TAMPA, Fla. (WFLA) – It’s the first of it’s kind ordinance in the entire country and by a vote of 5-2, the Hillsborough Board of County Commissioners gave the green light to “Truth-in-Training,” which would regulate dog trainers in the county.
The trainers will now have to be registered, licensed and make an agreement with customers for a training plan for specific training methods as well as equipment that will and will not be used.
The ordinance, spearheaded by Commissioner Al Higgenbotham, will require trainers to show clients their credentials and have proof that they have liability insurance of at least $100,000.
Before the meeting, people stood in line waiting to get in to voice their opinion, but around 8:30 a.m., witnesses told News Channel 8 a service dog being brought in by controversial dog trainer, Clark Inghram of Inghram Sit N Stay of Tampa, bit a young boy by attaching itself to the child’s neck for anywhere between five to seven seconds.
Witnesses say the child reportedly didn’t do anything to provoke the dog. Pictures and video provided to News Channel 8 show first responders tending to the boy. He was rushed to the hospital and at this time, there’s no word on his identity or his condition.
Moments after the incident, witnesses then told us Inghram took the dog and walked out of the building. Video provided to News Channel 8 showed him later returning with a Hillsborough County sheriff’s deputy by his side.
Later, the meeting got underway and people took their turns voicing their opinions about the ordinance. Most of them were against the ordinance.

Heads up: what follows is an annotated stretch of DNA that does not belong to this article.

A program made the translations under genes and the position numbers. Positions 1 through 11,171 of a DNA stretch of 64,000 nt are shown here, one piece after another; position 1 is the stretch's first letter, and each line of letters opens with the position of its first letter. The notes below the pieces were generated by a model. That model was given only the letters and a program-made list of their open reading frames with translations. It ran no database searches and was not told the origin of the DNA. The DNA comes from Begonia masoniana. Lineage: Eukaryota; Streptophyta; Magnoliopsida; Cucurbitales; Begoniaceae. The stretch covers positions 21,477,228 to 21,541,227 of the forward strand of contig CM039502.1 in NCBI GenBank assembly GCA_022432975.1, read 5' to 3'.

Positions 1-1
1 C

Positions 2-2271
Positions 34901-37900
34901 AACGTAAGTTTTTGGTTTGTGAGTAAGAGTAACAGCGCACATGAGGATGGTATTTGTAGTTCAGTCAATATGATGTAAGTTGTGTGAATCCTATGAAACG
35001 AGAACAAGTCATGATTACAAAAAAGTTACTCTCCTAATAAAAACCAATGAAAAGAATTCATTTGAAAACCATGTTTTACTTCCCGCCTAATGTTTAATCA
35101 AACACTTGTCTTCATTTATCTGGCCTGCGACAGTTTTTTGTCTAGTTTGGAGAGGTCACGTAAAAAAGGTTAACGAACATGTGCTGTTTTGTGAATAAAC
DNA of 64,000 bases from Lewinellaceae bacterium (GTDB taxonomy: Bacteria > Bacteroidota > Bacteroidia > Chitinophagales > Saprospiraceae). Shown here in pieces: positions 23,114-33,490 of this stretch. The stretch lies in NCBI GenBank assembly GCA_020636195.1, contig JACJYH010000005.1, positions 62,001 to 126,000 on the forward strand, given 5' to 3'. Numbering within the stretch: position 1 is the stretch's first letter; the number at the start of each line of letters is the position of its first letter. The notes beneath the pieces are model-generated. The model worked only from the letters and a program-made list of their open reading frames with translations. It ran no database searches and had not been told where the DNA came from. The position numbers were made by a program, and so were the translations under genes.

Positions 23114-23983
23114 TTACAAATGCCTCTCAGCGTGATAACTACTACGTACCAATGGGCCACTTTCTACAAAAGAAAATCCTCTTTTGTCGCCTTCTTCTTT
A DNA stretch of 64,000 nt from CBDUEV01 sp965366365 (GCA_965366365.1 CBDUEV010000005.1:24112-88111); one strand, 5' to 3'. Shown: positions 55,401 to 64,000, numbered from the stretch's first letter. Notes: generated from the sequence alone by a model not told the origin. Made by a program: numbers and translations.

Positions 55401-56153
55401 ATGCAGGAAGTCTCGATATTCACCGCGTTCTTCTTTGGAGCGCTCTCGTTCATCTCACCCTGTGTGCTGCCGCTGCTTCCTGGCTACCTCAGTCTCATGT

Opponents say there are already ordinances in place to stop animal abuse. In fact, they point out that in the last four years, there were nearly 17,000 cases of alleged animal abuse in the county and none of them, they say, were related to dog trainers.
Proponents say the ordinance is necessary because in addition to the credentials and liability insurance, they’ll also have to undergo local and federal background checks. Trainers convicted of animal cruelty would be banned from working in Hillsborough County.
Opponents also say it will harm small business owners and keep some animals from getting the training they need. They predict many dogs will end up in shelters and in worst case scenarios, die.
They also point out that trainers could also be shut down.
After four violations, they say, the county would shut them down but if there was a big enough violation, the county could shut them down immediately based on their evaluation.
The idea of an ordinance began after Lorie Childers of Land O’Lakes lost her dog Sarge, her Shih Tzu-Pekingese mix puppy. He died after being at a pet day care several years ago. We’re told a necropsy was never conducted and there’s no word on an official cause of death.
The ordinance will go into effect Jan. 1.
News Channel 8 is working on trying to find the identity and condition of the child bitten by the dog. The dog was euthanized.
WHAT OTHERS ARE CLICKING ON RIGHT NOW: